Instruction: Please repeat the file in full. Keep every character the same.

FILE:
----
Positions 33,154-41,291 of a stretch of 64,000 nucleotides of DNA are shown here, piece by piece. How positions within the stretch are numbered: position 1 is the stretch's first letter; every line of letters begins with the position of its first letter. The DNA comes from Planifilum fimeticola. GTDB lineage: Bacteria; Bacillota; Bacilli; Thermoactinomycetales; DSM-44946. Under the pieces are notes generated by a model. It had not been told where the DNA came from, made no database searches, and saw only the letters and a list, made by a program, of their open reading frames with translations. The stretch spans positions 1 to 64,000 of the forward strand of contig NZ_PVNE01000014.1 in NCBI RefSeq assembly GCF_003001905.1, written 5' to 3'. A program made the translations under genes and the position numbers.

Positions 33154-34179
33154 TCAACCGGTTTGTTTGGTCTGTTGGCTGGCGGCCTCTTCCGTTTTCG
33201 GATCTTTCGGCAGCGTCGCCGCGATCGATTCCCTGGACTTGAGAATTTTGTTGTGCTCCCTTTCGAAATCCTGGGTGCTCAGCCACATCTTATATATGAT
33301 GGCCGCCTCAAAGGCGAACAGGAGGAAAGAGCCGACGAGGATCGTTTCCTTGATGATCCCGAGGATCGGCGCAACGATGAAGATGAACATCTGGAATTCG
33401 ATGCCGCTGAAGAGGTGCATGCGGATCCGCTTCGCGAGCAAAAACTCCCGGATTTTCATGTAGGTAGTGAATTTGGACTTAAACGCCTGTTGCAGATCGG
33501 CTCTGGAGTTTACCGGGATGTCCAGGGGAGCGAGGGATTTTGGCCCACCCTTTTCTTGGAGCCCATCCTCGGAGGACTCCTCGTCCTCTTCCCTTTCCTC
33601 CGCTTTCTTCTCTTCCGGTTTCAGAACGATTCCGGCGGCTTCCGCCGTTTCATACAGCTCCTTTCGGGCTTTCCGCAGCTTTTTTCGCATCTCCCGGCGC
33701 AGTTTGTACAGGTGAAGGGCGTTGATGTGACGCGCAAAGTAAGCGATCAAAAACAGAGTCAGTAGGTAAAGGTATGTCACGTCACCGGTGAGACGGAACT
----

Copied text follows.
Positions 33,154-41,291 of a stretch of 64,000 nucleotides of DNA are shown here, piece by piece. How positions within the stretch are numbered: position 1 is the stretch's first letter; every line of letters begins with the position of its first letter. The DNA comes from Planifilum fimeticola. GTDB lineage: Bacteria; Bacillota; Bacilli; Thermoactinomycetales; DSM-44946. Under the pieces are notes generated by a model. It had not been told where the DNA came from, made no database searches, and saw only the letters and a list, made by a program, of their open reading frames with translations. The stretch spans positions 1 to 64,000 of the forward strand of contig NZ_PVNE01000014.1 in NCBI RefSeq assembly GCF_003001905.1, written 5' to 3'. A program made the translations under genes and the position numbers.

Positions 33154-34179
33154 TCAACCGGTTTGTTTGGTCTGTTGGCTGGCGGCCTCTTCCGTTTTCG
33201 GATCTTTCGGCAGCGTCGCCGCGATCGATTCCCTGGACTTGAGAATTTTGTTGTGCTCCCTTTCGAAATCCTGGGTGCTCAGCCACATCTTATATATGAT
33301 GGCCGCCTCAAAGGCGAACAGGAGGAAAGAGCCGACGAGGATCGTTTCCTTGATGATCCCGAGGATCGGCGCAACGATGAAGATGAACATCTGGAATTCG
33401 ATGCCGCTGAAGAGGTGCATGCGGATCCGCTTCGCGAGCAAAAACTCCCGGATTTTCATGTAGGTAGTGAATTTGGACTTAAACGCCTGTTGCAGATCGG
33501 CTCTGGAGTTTACCGGGATGTCCAGGGGAGCGAGGGATTTTGGCCCACCCTTTTCTTGGAGCCCATCCTCGGAGGACTCCTCGTCCTCTTCCCTTTCCTC
33601 CGCTTTCTTCTCTTCCGGTTTCAGAACGATTCCGGCGGCTTCCGCCGTTTCATACAGCTCCTTTCGGGCTTTCCGCAGCTTTTTTCGCATCTCCCGGCGC
33701 AGTTTGTACAGGTGAAGGGCGTTGATGTGACGCGCAAAGTAAGCGATCAAAAACAGAGTCAGTAGGTAAAGGTATGTCACGTCACCGGTGAGACGGAACT